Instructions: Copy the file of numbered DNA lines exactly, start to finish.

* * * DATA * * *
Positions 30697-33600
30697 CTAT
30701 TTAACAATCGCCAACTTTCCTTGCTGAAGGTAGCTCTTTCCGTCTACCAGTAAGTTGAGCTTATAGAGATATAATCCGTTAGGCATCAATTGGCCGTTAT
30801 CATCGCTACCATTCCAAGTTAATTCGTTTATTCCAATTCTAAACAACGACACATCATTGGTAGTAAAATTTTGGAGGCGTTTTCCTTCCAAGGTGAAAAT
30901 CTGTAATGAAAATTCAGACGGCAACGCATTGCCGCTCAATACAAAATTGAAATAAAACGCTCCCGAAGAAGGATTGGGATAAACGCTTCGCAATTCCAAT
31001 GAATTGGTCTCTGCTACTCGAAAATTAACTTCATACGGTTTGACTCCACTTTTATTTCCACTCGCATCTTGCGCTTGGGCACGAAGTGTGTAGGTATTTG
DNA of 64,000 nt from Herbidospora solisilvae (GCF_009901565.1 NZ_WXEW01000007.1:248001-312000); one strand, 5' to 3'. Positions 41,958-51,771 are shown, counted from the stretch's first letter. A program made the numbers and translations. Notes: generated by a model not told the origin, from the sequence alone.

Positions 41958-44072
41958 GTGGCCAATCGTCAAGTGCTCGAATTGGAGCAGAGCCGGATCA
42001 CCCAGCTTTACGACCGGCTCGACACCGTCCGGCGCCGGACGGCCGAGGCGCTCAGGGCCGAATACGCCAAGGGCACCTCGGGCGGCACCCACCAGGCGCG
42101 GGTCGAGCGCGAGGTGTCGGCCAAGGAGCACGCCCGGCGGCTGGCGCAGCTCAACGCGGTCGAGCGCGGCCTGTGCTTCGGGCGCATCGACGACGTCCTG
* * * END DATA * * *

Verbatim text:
Positions 30697-33600
30697 CTAT
30701 TTAACAATCGCCAACTTTCCTTGCTGAAGGTAGCTCTTTCCGTCTACCAGTAAGTTGAGCTTATAGAGATATAATCCGTTAGGCATCAATTGGCCGTTAT
30801 CATCGCTACCATTCCAAGTTAATTCGTTTATTCCAATTCTAAACAACGACACATCATTGGTAGTAAAATTTTGGAGGCGTTTTCCTTCCAAGGTGAAAAT
30901 CTGTAATGAAAATTCAGACGGCAACGCATTGCCGCTCAATACAAAATTGAAATAAAACGCTCCCGAAGAAGGATTGGGATAAACGCTTCGCAATTCCAAT
31001 GAATTGGTCTCTGCTACTCGAAAATTAACTTCATACGGTTTGACTCCACTTTTATTTCCACTCGCATCTTGCGCTTGGGCACGAAGTGTGTAGGTATTTG
DNA of 64,000 nt from Herbidospora solisilvae (GCF_009901565.1 NZ_WXEW01000007.1:248001-312000); one strand, 5' to 3'. Positions 41,958-51,771 are shown, counted from the stretch's first letter. A program made the numbers and translations. Notes: generated by a model not told the origin, from the sequence alone.

Positions 41958-44072
41958 GTGGCCAATCGTCAAGTGCTCGAATTGGAGCAGAGCCGGATCA
42001 CCCAGCTTTACGACCGGCTCGACACCGTCCGGCGCCGGACGGCCGAGGCGCTCAGGGCCGAATACGCCAAGGGCACCTCGGGCGGCACCCACCAGGCGCG
42101 GGTCGAGCGCGAGGTGTCGGCCAAGGAGCACGCCCGGCGGCTGGCGCAGCTCAACGCGGTCGAGCGCGGCCTGTGCTTCGGGCGCATCGACGACGTCCTG